Light music is orchestral music, which originated in the 19th century and continues until the present day. The style is a less "serious" form of Western classical music, featuring usually shorter orchestral pieces of mood music or concert music. Light music is often grouped with 'Easy Listening". On our station playlist you will hear a mix of instrumental light music and excerpts from traditional forms of classical music.
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Leo Fall (2 February 1873 – 16 September 1925) was an Austrian composer of operettas.
Born in Olmütz (Olomouc), Leo (or Leopold) Fall was taught by his father Moritz Fall (1848–1922), a bandmaster and composer, who settled in Berlin. The younger Fall studied at the Vienna Conservatory before rejoining his father in Berlin. His teachers in Vienna were Robert Fuchs and Johann Nepomuk Fuchs. In 1895 he began a new career as an operetta conductor in Hamburg, and started to compose. From 1904 onwards he devoted himself to composition. While less successful than his contemporary Franz Lehár, he was nevertheless capable of producing melodious and well orchestrated work. After working in Berlin, Hamburg and Cologne he settled in Vienna in 1906, where he died. He is buried at the Vienna Zentralfriedhof.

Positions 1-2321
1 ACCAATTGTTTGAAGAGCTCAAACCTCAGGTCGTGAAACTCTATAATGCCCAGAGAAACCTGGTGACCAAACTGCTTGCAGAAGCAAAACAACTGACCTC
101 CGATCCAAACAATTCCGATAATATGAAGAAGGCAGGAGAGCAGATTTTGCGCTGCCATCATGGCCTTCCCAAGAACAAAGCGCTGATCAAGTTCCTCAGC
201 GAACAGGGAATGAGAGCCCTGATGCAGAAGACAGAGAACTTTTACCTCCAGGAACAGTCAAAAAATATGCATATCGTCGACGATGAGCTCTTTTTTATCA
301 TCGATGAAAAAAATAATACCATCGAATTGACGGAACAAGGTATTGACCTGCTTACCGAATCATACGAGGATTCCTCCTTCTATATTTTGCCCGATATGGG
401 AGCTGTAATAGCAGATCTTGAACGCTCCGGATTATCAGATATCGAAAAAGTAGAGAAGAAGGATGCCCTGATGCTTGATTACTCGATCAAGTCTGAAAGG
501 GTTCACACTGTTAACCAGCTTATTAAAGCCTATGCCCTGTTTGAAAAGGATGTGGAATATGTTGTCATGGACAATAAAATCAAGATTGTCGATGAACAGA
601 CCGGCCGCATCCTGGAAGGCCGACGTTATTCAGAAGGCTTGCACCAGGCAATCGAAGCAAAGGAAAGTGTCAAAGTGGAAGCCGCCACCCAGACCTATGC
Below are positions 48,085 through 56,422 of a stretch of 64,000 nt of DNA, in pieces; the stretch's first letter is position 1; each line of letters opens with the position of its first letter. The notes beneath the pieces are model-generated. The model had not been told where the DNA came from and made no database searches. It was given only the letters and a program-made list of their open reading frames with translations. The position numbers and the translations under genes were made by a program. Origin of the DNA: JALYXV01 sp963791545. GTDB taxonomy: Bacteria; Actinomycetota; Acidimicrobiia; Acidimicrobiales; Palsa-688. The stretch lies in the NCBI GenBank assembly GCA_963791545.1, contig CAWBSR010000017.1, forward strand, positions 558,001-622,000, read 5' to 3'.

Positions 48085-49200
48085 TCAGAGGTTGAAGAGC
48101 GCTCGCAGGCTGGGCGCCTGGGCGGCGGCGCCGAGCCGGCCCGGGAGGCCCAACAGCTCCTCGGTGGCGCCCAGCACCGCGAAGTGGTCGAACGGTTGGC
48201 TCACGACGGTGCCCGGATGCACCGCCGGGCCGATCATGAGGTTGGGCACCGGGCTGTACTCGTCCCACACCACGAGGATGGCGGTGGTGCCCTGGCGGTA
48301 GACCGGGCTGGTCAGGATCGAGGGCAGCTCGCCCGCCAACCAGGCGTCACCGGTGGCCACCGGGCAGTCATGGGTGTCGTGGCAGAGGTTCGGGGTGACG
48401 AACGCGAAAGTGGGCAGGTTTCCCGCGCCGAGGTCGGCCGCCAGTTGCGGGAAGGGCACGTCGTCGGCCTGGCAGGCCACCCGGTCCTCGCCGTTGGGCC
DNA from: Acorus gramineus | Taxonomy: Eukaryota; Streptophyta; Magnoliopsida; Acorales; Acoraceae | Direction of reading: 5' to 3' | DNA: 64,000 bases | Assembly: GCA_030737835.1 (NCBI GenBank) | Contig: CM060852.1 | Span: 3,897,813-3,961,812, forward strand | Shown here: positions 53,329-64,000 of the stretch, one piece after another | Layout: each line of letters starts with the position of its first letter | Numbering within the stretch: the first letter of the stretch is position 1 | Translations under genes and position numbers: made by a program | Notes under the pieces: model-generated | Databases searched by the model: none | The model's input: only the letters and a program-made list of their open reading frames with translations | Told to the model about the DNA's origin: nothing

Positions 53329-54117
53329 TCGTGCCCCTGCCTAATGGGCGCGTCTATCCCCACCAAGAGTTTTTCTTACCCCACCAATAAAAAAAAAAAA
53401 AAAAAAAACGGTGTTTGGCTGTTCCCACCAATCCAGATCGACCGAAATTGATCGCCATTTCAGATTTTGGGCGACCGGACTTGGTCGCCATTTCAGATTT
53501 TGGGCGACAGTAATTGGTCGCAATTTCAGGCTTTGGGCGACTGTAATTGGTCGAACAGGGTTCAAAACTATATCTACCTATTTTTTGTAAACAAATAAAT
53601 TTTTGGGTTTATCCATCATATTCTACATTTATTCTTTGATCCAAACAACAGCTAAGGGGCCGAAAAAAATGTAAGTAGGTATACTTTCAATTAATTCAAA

His best known operettas in the English-speaking world are The Dollar Princess and Madame Pompadour, which had successful runs in London and New York and remained in the repertory in Germany and Austria throughout the 20th century. Der liebe Augustin (1912; Princess Caprice in London) is reported to have been given an unprecedented 3,360 performances. His opera Der goldene Vogel, which was performed in Dresden in 1920 with Richard Tauber and Elisabeth Rethberg was less successful. Leo Fall's relatives live today in Sweden and the United States.
VIDEO: Leo Fall: The Dollar Princess (Operetta Film 1971)
Tatjana Iwanow, Horst Niendorf, Gabriele Jacoby
Symphony Orchestra Kurt Graunke, Munich
Conductor: Bert Grund
Director: Klaus Überall